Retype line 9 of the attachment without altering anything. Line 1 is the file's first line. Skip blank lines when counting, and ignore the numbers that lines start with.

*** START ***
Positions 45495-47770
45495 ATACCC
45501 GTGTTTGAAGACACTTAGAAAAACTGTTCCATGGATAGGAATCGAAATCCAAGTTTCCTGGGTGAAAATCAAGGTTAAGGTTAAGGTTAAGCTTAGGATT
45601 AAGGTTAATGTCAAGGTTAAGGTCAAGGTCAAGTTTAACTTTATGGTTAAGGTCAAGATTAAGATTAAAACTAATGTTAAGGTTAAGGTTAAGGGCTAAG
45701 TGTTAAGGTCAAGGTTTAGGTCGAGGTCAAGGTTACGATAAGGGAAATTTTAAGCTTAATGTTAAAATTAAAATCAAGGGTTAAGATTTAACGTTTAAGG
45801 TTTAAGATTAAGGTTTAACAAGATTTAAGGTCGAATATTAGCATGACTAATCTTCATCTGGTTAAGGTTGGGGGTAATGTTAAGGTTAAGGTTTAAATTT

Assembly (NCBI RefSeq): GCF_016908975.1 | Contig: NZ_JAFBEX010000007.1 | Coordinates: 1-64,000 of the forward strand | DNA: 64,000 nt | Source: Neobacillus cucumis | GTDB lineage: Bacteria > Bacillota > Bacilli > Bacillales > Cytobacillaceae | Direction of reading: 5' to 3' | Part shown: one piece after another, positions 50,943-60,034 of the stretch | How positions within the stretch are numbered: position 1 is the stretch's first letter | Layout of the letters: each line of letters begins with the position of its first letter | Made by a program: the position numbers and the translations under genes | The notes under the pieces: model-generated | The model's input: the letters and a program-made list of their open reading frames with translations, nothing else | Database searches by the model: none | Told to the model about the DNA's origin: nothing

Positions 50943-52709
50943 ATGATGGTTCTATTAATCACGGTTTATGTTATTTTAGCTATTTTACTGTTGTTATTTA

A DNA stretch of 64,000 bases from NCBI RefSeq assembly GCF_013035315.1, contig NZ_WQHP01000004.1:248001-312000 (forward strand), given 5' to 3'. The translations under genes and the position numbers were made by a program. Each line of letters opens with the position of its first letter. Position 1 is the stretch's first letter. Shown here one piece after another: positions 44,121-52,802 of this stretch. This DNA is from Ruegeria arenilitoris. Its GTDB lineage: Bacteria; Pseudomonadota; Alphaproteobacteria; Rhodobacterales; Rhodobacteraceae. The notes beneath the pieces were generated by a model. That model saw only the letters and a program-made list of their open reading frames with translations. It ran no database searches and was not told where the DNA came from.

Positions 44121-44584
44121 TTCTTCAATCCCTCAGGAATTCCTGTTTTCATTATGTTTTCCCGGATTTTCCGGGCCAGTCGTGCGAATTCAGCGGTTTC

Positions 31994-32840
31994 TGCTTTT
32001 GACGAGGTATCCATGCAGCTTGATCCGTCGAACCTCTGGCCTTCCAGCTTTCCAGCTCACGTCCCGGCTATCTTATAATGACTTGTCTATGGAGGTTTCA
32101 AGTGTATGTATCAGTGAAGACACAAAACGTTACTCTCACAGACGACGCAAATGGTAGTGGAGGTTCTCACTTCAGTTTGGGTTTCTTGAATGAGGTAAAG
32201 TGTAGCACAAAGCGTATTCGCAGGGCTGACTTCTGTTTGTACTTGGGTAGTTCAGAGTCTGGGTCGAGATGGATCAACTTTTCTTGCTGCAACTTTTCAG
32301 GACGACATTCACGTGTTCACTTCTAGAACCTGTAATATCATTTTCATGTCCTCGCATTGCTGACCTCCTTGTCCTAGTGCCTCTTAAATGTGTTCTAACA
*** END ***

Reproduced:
50943 ATGATGGTTCTATTAATCACGGTTTATGTTATTTTAGCTATTTTACTGTTGTTATTTA